Margaret A.WinkerMD, Senior EditorIndividualAuthorPhil B.FontanarosaMD, Senior EditorIndividualAuthor
To the Editor.—The article on corporate gifts to university researchers1 and the attendant publicity in the press have led to some misconceptions about the nature of corporate transfers of biomaterials, the most frequently cited "gift" in the study.
In fact, what those of us who are involved in academic technology transfer have come to identify as material transfer agreements (MTAs) are anything but "gifts," particularly when for-profit entities are the suppliers of the materials. Ballentine's Law Dictionary2 defines a gift as "a voluntary transfer of property by one to another without any considerationor compensation therefor [emphasis added]." Each one of the hundreds of proposed MTAs from industry that I have reviewed contains provisions calling for option rights to intellectual property developed using the transferred material, prepublication review of manuscripts describing the use of the materials, and restrictions on transfer to third parties. Specifically, with respect to option rights, these agreements vastly broaden the companies' access to additional technologies made through incorporating or using their proprietary materials. Companies that are particularly aggressive in negotiating these arrangements in effect create a network of subsidiary research and development laboratories within academia by these contractually developed option rights. Thus, there is significant legal consideration that accompanies these arrangements, making them essentially analogous to transactions whereby companies fund research at academic institutions. Recipient institutions should review them with that level of scrutiny.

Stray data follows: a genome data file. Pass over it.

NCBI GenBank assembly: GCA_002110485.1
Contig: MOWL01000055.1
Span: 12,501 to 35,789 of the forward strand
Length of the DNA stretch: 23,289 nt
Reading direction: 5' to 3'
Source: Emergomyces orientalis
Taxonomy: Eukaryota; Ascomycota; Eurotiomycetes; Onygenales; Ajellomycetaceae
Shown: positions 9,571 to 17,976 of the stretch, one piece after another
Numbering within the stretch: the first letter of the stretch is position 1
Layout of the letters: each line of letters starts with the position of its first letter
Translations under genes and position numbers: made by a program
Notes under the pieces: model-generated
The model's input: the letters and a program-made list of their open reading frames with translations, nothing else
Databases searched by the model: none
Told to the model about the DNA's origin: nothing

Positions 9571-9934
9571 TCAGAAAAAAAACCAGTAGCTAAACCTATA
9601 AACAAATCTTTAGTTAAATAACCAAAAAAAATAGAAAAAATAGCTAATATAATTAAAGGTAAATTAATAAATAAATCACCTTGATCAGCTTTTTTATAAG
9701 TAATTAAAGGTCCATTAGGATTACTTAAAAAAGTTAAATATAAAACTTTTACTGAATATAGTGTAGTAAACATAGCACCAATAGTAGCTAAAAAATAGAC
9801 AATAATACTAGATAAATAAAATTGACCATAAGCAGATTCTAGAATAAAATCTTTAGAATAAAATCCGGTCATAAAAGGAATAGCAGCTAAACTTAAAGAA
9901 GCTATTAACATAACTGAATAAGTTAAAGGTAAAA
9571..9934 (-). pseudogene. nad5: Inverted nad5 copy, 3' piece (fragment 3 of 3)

Trevett KP. Corporate Gifts to Academic Researchers. JAMA. 1998;280(10):883-884. doi:10-1001/pubs.JAMA-ISSN-0098-7484-280-10-jac80015